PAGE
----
Fifty Years Ago This Month
February 28, 1967, was a bitterly cold night with temperatures hovering around ten degrees, when an alarm came into Muncie’s Fire Station Number One at about 8 p.m. There was a fire at Minnetrista, the former home of the Frank C. and Elizabeth Brady Ball family. The firefighters were on the scene within five minutes. The fire was so intense and widespread that a second alarm was issued soon after. A general alarm, calling in all off-duty firefighters, was issued at 9:06 p.m.
When they arrived, firefighters quickly doused the flames near the furnace in the basement, but then, found fire in the walls. They tried using fire axes, but unfortunately, the axes bounced off of the approximately 2” x 10” roughhewn lumber covering the inside walls. Next, they checked the exterior of the house, but the limestone facing was approximately 16 inches thick, preventing access to the walls that way. Since they couldn’t get through the walls, the firefighters set up the aerial truck to get water on the flames coming through the roof, but that didn’t work since they only had one tool that could cut through the copper roof.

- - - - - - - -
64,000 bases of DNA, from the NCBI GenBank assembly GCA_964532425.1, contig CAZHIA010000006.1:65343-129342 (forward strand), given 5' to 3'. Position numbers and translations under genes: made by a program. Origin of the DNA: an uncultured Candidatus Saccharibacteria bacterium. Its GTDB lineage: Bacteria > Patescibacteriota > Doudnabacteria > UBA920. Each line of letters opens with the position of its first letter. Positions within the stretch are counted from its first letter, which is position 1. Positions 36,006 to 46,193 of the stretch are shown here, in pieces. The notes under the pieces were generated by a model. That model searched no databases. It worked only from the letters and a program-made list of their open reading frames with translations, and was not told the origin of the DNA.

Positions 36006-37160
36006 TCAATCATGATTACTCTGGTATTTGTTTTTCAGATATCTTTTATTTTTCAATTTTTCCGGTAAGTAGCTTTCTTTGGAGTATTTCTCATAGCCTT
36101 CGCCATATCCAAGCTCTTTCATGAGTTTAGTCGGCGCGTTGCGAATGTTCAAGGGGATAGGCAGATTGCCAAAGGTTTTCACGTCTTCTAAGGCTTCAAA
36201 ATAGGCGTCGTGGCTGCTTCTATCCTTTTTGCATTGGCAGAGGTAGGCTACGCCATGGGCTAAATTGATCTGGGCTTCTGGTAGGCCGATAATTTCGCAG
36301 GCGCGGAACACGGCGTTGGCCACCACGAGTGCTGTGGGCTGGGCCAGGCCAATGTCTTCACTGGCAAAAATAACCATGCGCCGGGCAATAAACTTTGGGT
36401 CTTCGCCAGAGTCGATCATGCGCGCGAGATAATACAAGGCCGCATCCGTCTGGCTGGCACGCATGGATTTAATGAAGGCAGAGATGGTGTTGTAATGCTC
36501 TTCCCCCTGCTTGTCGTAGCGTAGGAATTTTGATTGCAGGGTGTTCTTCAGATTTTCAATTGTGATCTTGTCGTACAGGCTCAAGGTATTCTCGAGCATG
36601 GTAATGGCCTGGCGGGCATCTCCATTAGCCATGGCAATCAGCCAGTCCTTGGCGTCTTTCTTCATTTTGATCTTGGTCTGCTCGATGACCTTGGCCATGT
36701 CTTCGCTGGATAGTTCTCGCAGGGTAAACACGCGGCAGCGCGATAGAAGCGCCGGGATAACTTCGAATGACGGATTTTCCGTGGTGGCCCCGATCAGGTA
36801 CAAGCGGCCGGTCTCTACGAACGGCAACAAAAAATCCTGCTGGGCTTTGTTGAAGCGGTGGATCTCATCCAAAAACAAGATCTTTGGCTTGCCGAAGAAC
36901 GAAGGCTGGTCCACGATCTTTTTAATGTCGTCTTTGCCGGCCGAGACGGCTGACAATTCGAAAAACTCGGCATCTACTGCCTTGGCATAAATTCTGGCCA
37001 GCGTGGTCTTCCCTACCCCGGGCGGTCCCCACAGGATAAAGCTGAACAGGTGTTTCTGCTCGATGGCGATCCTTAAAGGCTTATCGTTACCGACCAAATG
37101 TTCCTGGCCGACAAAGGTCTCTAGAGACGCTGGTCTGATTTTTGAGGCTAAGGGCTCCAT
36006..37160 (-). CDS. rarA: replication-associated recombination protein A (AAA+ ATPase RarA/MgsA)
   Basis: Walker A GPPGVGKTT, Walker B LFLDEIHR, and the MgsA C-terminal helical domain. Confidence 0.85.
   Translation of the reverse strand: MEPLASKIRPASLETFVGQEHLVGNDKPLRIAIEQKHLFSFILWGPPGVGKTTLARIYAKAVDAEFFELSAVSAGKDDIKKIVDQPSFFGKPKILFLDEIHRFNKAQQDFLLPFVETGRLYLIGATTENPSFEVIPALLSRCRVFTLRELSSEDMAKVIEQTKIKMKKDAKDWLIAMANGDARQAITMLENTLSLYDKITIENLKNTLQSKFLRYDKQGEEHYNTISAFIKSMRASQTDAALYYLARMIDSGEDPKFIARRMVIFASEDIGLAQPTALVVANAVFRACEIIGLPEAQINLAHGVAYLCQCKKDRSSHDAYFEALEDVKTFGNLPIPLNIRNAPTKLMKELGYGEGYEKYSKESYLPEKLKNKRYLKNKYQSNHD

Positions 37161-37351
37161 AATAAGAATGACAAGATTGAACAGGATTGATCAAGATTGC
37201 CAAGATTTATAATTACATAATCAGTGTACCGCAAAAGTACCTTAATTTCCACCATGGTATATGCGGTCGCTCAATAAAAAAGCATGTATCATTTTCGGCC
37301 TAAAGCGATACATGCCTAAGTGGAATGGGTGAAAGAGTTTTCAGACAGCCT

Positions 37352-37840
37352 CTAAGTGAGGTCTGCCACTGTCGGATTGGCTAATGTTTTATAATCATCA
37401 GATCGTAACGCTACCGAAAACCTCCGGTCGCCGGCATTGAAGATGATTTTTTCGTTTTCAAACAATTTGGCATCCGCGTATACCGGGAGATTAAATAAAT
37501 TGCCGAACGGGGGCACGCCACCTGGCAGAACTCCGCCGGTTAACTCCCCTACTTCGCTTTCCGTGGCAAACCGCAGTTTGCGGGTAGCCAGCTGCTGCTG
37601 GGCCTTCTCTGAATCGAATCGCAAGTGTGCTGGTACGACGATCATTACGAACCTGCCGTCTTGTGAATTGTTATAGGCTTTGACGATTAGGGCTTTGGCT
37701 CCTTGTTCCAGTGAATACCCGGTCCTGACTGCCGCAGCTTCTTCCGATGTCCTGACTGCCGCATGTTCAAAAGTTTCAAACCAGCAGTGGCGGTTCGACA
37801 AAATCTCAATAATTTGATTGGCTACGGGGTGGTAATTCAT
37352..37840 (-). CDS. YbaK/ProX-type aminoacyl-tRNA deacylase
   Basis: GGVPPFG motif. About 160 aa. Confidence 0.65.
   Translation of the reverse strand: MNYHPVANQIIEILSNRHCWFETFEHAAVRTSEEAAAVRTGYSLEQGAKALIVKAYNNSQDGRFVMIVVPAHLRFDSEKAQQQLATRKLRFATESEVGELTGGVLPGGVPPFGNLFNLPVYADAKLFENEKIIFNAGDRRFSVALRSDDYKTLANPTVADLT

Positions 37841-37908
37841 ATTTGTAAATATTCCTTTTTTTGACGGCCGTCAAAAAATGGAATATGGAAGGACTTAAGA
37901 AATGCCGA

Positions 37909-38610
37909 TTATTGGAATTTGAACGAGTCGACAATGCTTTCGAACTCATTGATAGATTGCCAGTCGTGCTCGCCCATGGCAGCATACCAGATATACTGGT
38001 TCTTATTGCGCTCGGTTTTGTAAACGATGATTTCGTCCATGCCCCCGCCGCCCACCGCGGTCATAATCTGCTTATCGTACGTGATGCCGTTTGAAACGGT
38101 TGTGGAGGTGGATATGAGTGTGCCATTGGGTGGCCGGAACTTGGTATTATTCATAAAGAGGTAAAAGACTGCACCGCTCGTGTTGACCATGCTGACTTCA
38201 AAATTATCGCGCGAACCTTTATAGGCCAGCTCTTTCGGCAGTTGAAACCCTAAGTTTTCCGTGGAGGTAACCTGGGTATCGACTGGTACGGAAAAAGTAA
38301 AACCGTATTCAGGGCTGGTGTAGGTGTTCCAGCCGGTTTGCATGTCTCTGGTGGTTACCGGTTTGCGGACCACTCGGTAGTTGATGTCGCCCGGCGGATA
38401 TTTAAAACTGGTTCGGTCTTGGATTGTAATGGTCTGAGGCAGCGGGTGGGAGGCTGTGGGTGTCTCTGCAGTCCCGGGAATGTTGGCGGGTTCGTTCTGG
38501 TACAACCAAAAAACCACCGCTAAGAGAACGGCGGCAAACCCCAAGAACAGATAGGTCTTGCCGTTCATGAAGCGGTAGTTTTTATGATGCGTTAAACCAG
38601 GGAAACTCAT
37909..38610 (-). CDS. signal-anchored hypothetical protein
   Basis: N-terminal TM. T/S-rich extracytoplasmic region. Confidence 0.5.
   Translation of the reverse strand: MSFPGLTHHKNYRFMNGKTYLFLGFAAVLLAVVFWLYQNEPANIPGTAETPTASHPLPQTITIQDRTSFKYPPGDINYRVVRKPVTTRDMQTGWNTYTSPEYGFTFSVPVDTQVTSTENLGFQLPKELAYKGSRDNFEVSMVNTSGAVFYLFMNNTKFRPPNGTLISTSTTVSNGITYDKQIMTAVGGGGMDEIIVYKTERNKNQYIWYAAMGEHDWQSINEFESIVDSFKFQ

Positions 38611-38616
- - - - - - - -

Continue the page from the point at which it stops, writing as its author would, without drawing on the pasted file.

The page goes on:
Fighting the fire was an all-night struggle, and the next day firefighters were still pouring water on the ruins of the house. Seven pieces of equipment were used at the fire. The ladder on the aerial truck froze in place and couldn’t be lowered until it thawed. More than fifty firefighters fought the fire. Three received minor injuries.
Hurley Goodall, a firefighter on the scene, said “Tuesday night, February 28, 1967, would prove to be one of the most difficult and most frustrating nights of my firefighting career. As Muncie lost one of its landmarks we could see the flames and could not get to them to put it out.”